Perchance to Dream

A Review of the Star Trek: Voyager Episode Remember
I have passed through a number of phases in my personal evaluation of Remeber. As an adolescent, I found it unremarkable. Dramatically intense, sure, but the Romeo and Juliet-style love story on its surface didn't resonate with me. Rewatching Voyager as an adult, I was able to focus my attention deeper elements of Remember's narrative arc, which is an call to ethical action and awareness.

Today, I have mixed feelings about Remember. I include it somewhat hesitantly in my top ten list of Voyager episodes. The power of its deeper story is undeniable. It is a rallying cry for us to pass on the memory of past crimes, so that they are never repeated. However, the love story that serves as the crucible for that message is, in my opinion, compromised by it and somewhat at odds with the goals of the episode overall.

By the events of Remember, the starship Voyager has traveled beyond Neelix's known region of space and the crew has begun meeting cultures that they know absolutely nothing about. The episode opens with the captain announcing that they have happened upon a colony of the planet Enaras. They offer to ferry a group of travelers from the colony to their homeworld, and it is during this trip that the bulk of the episode's action takes place.

The day that the Enarans arrive, the ship's chief engineer, B'ellana Torres, begins having vivid dreams, in which she is a young Enaran woman carrying on a relationship with a young man named Dathan, of whom her father deeply disapproves. The crux of that disapproval is Dathan's social status as a "regressive."

At first B'ellana merely enjoys the romantic portions of the dreams, but as they continue, they grow darker and more fraught, and it is then that she starts worrying about hostile intent amongst the Enarans, who possess telepathic abilities. The dreams continue, and in then, the dominant culture of Enara grows more and more hostile toward the regressives, and B'ellana, or rather, the woman whose memories B'ellana is receiving in her sleep, is increasingly pressured into choosing between obedience to her father and faithfulness to her lover.

Shakespeare's Romeo and Juliet works because of the ambiguity around the status of the lovers' feelings for one another. Romeo is infatuated with a woman named Rosaline, a love he quickly forgets after meeting Juliet. Both declare their eternal love for one another shortly after meeting. It is unclear whether their feelings for one another are deep enough to stand the test of years of marriage, and they die too quickly for that ever to answered definitively.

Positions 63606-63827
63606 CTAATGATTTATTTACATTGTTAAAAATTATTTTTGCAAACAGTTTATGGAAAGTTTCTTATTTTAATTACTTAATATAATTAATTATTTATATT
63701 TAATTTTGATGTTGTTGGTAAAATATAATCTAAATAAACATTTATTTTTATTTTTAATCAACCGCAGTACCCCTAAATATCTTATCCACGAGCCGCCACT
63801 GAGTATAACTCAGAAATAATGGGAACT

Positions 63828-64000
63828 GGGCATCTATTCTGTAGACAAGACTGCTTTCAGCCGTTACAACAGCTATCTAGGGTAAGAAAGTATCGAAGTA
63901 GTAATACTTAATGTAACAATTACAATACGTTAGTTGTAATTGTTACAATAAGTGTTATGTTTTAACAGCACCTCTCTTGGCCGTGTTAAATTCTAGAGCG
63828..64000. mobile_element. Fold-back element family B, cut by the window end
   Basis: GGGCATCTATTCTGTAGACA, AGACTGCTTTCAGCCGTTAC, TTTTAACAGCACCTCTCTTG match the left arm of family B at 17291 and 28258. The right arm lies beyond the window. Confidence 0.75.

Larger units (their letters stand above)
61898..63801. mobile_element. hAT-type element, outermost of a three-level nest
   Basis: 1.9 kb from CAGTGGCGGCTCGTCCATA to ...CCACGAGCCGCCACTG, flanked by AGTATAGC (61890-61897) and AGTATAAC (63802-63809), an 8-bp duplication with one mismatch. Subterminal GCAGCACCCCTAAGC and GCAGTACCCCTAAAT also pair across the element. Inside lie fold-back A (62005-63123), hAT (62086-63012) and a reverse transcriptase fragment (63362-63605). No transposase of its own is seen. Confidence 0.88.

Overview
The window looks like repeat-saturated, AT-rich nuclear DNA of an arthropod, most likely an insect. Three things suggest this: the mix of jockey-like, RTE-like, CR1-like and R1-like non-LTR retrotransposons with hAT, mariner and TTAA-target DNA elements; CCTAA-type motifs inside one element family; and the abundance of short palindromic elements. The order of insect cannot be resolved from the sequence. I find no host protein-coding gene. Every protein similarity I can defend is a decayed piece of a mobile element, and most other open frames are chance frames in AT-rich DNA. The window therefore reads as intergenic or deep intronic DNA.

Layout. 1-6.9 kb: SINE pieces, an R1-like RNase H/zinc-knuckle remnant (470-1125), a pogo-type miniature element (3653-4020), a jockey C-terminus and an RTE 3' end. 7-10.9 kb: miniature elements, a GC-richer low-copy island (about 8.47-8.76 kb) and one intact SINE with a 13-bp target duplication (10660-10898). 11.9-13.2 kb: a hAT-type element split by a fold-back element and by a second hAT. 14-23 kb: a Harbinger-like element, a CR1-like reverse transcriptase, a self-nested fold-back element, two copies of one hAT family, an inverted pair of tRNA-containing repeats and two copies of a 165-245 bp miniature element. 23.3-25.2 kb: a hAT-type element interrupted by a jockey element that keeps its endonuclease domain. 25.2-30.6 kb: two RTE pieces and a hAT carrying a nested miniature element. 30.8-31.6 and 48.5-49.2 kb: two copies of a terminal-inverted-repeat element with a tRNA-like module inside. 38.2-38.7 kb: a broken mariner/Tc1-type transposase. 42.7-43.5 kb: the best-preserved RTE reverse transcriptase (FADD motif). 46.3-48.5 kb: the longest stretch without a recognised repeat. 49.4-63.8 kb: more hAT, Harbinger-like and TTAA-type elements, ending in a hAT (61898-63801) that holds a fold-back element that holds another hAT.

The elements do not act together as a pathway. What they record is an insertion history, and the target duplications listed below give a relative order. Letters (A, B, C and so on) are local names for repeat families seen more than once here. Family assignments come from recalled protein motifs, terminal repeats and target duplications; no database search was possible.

The love story in Remember presents many similar elements. The young Enaran woman of B'ellana's dreams cannot meet her lover in normal social situations, and so their opportunities for interaction are limited. And while the family members of Romeo and Juliet are merely self-serving, the father figure in Remember is a representative of a genocidal regime. The moral force of that theme forces the love story into a good/evil binary, which is unfortunate, because it is ambiguity which lends romance its real power.

Still, I have to admit that, judged solely on its realization of Enaran society, Remember is aesthetically successful. The narrative introduces us to crucial elements of their culture through their interactions with the crew aboard Voyager, setting up later discoveries about the nature of their disdain for the regressives and the means through which B'ellana is receiving Enaran memories.

The way in which those memories walk the viewer through the easy steps down the slippery slope to complicity is also impressive. We see all of the tiny surrenders, the little hesitations that become compliance rather than defiance. And then, unlike in human history, the bad guys actually win. For helping the viewer walk that particularly dark road, and then understand how to change their own (real) world view, Remember deserves to be itself remembered. Not all of its elements work together extraordinarily well, but it is a story worth considering, its charge fully worth heeding.